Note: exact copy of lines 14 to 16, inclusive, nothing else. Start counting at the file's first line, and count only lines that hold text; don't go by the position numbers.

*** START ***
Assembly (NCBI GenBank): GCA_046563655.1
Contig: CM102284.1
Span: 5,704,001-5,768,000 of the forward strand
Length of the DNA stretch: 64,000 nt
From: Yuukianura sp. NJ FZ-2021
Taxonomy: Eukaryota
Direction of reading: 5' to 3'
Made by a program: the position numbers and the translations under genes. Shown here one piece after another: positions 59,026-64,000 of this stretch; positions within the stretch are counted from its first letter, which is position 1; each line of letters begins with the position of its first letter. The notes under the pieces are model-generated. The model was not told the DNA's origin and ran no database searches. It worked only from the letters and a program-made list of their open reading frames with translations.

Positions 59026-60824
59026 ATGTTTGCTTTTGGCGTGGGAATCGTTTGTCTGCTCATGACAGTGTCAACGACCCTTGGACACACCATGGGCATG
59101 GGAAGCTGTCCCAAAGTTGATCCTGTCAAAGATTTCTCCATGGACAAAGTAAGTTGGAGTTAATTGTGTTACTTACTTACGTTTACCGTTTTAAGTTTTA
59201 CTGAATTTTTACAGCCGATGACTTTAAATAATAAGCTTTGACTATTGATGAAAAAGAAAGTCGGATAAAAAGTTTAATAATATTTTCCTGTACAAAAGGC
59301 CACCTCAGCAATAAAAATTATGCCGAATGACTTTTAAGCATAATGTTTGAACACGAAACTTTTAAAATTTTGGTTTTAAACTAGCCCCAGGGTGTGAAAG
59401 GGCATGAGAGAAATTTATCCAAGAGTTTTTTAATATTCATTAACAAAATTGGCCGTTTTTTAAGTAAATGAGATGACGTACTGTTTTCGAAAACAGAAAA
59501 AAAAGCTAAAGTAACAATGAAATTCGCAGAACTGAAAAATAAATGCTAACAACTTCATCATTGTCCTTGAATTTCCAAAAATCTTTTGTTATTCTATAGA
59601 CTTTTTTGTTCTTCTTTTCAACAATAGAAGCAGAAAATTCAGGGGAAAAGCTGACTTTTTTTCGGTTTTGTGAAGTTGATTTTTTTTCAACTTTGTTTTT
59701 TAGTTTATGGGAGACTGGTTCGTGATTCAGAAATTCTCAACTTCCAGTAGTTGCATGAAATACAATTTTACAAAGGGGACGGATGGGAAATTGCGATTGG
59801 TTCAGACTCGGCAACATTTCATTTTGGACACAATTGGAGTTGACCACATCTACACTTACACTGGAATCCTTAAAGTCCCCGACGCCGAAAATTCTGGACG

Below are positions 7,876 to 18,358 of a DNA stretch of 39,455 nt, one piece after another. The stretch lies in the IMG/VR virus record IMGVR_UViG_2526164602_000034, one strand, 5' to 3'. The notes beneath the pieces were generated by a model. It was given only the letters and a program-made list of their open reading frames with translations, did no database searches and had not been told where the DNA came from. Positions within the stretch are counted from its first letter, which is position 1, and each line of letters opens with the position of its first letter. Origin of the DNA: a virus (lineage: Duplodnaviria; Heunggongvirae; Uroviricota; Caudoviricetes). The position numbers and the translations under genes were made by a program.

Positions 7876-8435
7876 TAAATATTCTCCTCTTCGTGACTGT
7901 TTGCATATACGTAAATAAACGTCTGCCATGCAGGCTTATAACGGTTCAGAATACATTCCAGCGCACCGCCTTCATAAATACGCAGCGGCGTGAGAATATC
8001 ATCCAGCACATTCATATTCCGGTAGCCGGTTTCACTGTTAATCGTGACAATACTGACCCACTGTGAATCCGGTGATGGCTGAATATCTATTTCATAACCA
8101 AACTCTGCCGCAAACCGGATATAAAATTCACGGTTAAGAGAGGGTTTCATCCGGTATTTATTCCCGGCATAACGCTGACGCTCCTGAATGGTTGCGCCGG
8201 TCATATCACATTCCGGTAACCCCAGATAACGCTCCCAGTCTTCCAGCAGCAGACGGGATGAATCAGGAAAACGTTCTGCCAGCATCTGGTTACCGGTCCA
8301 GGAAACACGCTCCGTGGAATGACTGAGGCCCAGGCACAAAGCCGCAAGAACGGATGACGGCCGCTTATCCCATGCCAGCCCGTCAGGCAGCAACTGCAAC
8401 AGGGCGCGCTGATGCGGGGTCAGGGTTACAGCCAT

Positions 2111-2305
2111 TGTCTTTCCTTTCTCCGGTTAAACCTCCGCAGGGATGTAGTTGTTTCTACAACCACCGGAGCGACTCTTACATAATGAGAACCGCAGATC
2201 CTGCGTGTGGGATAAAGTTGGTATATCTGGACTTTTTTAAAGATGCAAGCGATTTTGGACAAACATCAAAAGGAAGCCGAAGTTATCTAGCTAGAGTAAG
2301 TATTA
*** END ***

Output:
59401 GGCATGAGAGAAATTTATCCAAGAGTTTTTTAATATTCATTAACAAAATTGGCCGTTTTTTAAGTAAATGAGATGACGTACTGTTTTCGAAAACAGAAAA
59501 AAAAGCTAAAGTAACAATGAAATTCGCAGAACTGAAAAATAAATGCTAACAACTTCATCATTGTCCTTGAATTTCCAAAAATCTTTTGTTATTCTATAGA
59601 CTTTTTTGTTCTTCTTTTCAACAATAGAAGCAGAAAATTCAGGGGAAAAGCTGACTTTTTTTCGGTTTTGTGAAGTTGATTTTTTTTCAACTTTGTTTTT